Why a Lion? Why not a Duck? And, Why not a Dragon? People often think the Lion is really a Dragon. It’s not. So, let’s find out what it is all about:
The lion dance is a traditional Chinese dance performed on big occasions, such as the Spring Festival (Chinese New Year) for good luck, as it is believed that the lion is an auspicious animal. According to traditional Chinese belief, the lion signifies courage, stability and superiority. There are usually two dancers. One acts as the head and the other the body. They dance to a drum, cymbals and a gong. On the head of the lion is mirror so that evil spirits will be frightened away by their own reflections. The lion dance imitates a lion’s various movements or demonstrate martial arts agility, depending on the style. As the lion runs along the streets he begins to visit different places. On his way he meets another person, the ‘Laughing Buddha’ who is dressed in monk’s robes and a mask. He teases the lion with a fan made of banana-leaves which makes the lion jump around.
The Origin and History of Lion Dances
Opinions about the origin of the lion dance are widely divided. The most reliable one is this:
In traditional Chinese culture, the lion, like the Chinese dragon, was only an animal which existed in myth, and there were no actual lions in China. Before the Han Dynasty (202 BC – 220 AD), only a few lions had reached the Central Plains from the western area of ancient China (now Xinjiang), due to Silk Road trade.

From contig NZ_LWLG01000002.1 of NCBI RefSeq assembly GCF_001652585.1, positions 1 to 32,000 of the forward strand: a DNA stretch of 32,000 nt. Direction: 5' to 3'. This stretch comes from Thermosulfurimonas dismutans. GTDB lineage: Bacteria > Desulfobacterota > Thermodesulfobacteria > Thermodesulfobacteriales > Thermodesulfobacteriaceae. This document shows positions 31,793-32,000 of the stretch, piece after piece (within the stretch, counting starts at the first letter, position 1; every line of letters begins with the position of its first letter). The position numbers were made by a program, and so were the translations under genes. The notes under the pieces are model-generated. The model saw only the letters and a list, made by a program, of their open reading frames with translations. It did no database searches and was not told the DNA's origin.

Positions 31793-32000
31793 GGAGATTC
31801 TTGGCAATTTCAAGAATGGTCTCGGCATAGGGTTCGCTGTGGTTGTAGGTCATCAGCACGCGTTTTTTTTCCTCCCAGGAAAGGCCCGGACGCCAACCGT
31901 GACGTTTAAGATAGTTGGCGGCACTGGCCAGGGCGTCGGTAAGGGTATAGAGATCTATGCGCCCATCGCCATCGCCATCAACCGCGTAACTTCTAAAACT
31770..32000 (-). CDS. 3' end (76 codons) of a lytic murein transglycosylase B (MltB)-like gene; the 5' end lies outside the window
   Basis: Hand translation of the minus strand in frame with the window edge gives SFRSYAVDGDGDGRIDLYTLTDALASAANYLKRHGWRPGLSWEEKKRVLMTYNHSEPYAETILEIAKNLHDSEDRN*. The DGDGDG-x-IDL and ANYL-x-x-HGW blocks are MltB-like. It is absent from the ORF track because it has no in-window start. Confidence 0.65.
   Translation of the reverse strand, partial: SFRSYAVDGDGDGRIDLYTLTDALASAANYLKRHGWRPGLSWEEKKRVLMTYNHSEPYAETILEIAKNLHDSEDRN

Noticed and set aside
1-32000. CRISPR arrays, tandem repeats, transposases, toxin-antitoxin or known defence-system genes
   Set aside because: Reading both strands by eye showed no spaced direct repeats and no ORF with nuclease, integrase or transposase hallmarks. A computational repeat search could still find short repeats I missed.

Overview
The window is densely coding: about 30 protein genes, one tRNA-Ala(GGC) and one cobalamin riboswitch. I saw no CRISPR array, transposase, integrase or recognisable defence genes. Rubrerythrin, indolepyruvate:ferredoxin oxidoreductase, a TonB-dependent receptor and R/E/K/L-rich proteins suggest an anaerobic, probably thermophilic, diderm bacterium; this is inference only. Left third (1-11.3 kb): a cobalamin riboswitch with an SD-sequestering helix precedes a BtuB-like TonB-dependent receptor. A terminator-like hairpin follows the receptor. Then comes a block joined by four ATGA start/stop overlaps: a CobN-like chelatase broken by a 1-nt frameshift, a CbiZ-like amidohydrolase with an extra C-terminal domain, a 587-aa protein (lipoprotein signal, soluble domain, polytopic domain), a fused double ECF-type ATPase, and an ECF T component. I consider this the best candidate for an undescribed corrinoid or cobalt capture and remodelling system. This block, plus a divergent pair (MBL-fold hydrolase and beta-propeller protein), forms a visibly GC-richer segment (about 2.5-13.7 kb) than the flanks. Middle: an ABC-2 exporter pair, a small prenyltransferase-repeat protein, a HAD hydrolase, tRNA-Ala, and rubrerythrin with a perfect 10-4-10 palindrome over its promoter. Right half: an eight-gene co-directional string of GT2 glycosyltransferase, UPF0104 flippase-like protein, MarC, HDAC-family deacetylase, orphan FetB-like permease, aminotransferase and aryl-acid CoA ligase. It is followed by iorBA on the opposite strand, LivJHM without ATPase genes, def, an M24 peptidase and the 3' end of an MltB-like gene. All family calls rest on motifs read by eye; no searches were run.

At that time, people mimicked the appearance and actions of the newly arrived lions in a performance, which developed into the lion dance in the Three Kingdoms Period (220–280) and then became popular with the rise of Buddhism in the Northern and Southern Dynasties (420–589). In the Tang Dynasty (618–907), the lion dance was one of the court dances. After that lion dances continued to become a popular performance among the people, to pray for good luck during the Spring Festival or during other celebrations.
Highlights from the International Lion Dance Competition:
Gung Hay Fat Choy!!
Humbly submitted for your consumption,
—Mee Magnum (“Chop! Chop!”)